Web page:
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After Effects Apprentice 11: 3D Space
Illustration by John Hersey

Comparing camera presets


From:

After Effects Apprentice 11: 3D Space

with Chris Meyer and Trish Meyer

Video: Comparing camera presets

In this movie, I will create additional cameras so you can see how the different Presets compare. To create a new camera, I will right- click on the comp, select New>Camera, and change the Preset maybe to one of the wide angle lenses, like 24 millimeter. When I click OK, you can see that this camera is much closer to the layer. And if I press P for Position, I can get a sense of the differences between the two cameras. And you can have as many cameras as you like; the one on top is the one that renders.
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  1. 4m 47s
    1. Welcome
      2m 47s
    2. Using the exercise files
      2m 0s
  2. 15m 12s
    1. Comparing 2D and 3D
      5m 30s
    2. Rotation in 3D
      4m 47s
    3. Keyframing in 3D
      4m 55s
  3. 15m 9s
    1. Multi-planing workaround in 2D
      3m 21s
    2. Using 3D views
      6m 45s
    3. Natural multi-planing in 3D
      5m 3s
  4. 13m 9s
    1. Keyframing a fly-in
      5m 24s
    2. Editing 3D motion paths
      5m 43s
    3. Auto-orienting a layer along its path
      2m 2s
  5. 1h 4m
    1. Adding a camera to a composition
      9m 0s
    2. Comparing camera presets
      2m 48s
    3. Using the camera tools with the active camera
      4m 48s
    4. Using the camera tools in the alternate views
      4m 50s
    5. 3D view options
      1m 58s
    6. Animating a 3D camera
      6m 20s
    7. Creating an orbit camera rig
      5m 42s
    8. Extending your camera rig
      4m 31s
    9. Auto-orientation with 3D cameras
      7m 33s
    10. Depth of field blur in CS5.5 and later
      5m 47s
    11. Controlling the focal plane in CS5.5 and later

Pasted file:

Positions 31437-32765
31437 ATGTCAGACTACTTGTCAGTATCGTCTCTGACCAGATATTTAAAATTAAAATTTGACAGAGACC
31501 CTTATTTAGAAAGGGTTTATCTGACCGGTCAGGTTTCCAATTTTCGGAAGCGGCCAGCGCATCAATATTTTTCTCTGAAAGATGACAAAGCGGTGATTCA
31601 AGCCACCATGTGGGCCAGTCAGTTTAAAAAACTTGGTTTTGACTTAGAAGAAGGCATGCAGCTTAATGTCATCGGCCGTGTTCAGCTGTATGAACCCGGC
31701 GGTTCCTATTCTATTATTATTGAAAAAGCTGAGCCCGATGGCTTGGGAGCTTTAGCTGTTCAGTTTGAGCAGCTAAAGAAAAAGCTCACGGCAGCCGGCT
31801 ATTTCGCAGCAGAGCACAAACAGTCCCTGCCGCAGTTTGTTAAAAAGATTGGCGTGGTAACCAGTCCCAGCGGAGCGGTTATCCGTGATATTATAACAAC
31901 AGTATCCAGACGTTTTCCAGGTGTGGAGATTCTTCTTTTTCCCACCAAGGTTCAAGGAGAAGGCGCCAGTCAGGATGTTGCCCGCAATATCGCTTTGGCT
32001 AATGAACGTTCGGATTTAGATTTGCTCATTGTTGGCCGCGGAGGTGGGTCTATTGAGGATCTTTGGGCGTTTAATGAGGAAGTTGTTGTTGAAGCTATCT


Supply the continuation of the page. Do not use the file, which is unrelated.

5m 12s
    12. Iris properties in CS5.5 and later
      6m 16s
  6. 29m 15s
    1. Creating a 3D light
      6m 35s
    2. Working with Point lights
      3m 20s
    3. Working with Spot lights
      3m 48s
    4. Creating shadows
      10m 13s
    5. The Light Falloff feature in After Effects CS5.5 and later
      5m 19s
  7. 48m 6s
    1. Enabling ray-traced 3D in CS6
      3m 26s
    2. Extrusions in CS6
      3m 39s
    3. Bevels in CS6
      5m 39s
    4. Bending layers in CS6
      5m 35s
    5. Transparency in CS6
      4m 20s
    6. Refraction in CS6
      4m 6s
    7. Targeting Surfaces in CS6
      3m 23s
    8. Reflections in CS6
      7m 35s
    9. Environment layers in CS6
      5m 40s
    10. Quality vs. speed in CS6
      4m 43s
  8. 11m 33s
    1. Quizzler challenge for CS6
      1m 42s
    2. Quizzler solution for CS6
      9m 51s
  9. 41m 6s
    1. Vanishing Point Exchange in Photoshop Extended
      9m 18s
    2. Vanishing Point Exchange in After Effects
      4m 38s
    3. Importing a 3D model into Photoshop Extended in CS5.5 and earlier
      9m 7s
    4. Creating 3D objects using Repoussé in CS5.5 and earlier
      9m 46s
    5. Live Photoshop 3D inside After Effects in CS5.5 and earlier
      8m 17s
  10. 20m 58s
    1. Introduction to dimensional stills
      3m 41s
    2. Cutting up the source image
      2m 25s
    3. Repairing the layers in Photoshop
      8m 26s
    4. Animating the resulting layers in After Effects
      6m 26s
  11. 25m 27s
    1. Rotation vs. orientation
      3m 15s
    2. Understanding the axis modes
      4m 4s
    3. Scaling issues in 3D
      4m 57s
    4. OpenGL acceleration in CS5 and earlier
      6m 23s
    5. Fast previews in CS6 and later
      6m 48s

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After Effects Apprentice 11: 3D Space
4h 49m Intermediate Oct 19, 2011 Updated Dec 06, 2012

Viewers: in countries Watching now: